University of Maryland Extension

Common mallow

(More Lawn weeds)  (Lawn Control Options) 

Common mallow
Malva neglecta

mallow

General Description 

Lifecycle: annual or biennial
Growth habit: grows up to 1 ft. high, leaves alternate, rounded, palmately veined with toothed margins, on long petioles
Reproduction: reproduces by seed; flowers 5-petaled, pale lavender to white; button-like fruit similar to hollyhock
Conditions that favor growth: low maintenance turf areas, landscapes, and nursery crops

Management

Cultural control: Maintain healthy, dense turf that can compete and prevent weed establishment.
Mechanical control: Hand pulling or using an appropriate weeding tool are the primary means of mechanical weed control in lawns. This is a viable option at the beginning of an infestation and on young weeds. Hand pulling when the soil is moist makes the task easier. Weeds with tap roots like dandelions or have a basal rosette (leaves clustered close to the ground) like plantain are easier to pull than weeds such as Bermudagrass (wiregrass) or creeping Charlie (ground ivy) that spread with stolons or creeping stems that root along the ground.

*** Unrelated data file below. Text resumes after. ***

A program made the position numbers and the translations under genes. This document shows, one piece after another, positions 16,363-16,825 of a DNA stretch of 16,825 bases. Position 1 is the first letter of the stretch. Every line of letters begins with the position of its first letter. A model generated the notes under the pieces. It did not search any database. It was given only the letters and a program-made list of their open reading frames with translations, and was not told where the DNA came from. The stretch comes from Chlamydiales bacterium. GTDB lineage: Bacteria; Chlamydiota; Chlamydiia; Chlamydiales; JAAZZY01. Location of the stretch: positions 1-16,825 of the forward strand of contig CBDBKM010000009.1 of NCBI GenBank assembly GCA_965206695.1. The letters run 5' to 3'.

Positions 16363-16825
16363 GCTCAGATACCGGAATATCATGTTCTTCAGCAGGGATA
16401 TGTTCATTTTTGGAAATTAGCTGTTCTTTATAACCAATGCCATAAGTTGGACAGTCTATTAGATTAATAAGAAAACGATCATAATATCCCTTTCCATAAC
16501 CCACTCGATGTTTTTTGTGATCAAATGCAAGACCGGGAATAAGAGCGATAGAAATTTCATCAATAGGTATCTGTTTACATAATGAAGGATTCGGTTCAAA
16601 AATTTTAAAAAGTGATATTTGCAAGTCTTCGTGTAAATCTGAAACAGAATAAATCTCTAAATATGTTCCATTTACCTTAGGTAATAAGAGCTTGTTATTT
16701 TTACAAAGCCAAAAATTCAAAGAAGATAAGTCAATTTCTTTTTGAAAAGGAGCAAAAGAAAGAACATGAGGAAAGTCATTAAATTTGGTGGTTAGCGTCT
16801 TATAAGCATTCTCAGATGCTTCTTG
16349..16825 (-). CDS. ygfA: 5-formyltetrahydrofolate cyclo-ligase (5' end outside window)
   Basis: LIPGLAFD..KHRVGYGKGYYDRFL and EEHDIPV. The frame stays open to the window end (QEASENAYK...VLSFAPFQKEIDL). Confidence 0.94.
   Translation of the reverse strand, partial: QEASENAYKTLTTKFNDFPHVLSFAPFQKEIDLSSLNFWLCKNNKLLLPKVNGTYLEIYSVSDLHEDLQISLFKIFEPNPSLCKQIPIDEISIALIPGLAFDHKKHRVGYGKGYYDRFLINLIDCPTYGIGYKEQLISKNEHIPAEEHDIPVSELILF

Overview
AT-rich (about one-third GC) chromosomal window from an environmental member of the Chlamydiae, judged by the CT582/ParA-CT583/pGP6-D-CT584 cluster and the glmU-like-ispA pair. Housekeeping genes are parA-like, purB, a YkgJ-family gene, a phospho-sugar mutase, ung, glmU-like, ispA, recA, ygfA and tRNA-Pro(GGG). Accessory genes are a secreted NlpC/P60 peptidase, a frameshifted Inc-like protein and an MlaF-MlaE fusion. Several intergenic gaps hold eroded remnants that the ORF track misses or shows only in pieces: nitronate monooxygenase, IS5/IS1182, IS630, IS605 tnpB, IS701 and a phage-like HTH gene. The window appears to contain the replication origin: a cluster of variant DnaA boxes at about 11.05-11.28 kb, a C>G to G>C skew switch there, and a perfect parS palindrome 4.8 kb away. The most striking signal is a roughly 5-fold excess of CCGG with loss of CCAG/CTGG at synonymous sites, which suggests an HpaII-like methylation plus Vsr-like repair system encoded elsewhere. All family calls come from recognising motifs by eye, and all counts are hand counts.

General chemical control: (lawns) Spot treat weeds with a liquid, selective, postemergent, broadleaf weed killer applied when weeds are actively growing. Look for a product with one or more of the following active ingredients:
2, 4-DMCPP (mecoprop), Dicamba* or Triclopyr

*Do not spray herbicides containing dicamba over the root zone of trees and shrubs. Roots can absorb the product possibly causing plant damage. Read the product label for precautions. 

Organic control

For a glossary of herbicide terms and additional information see: control options     

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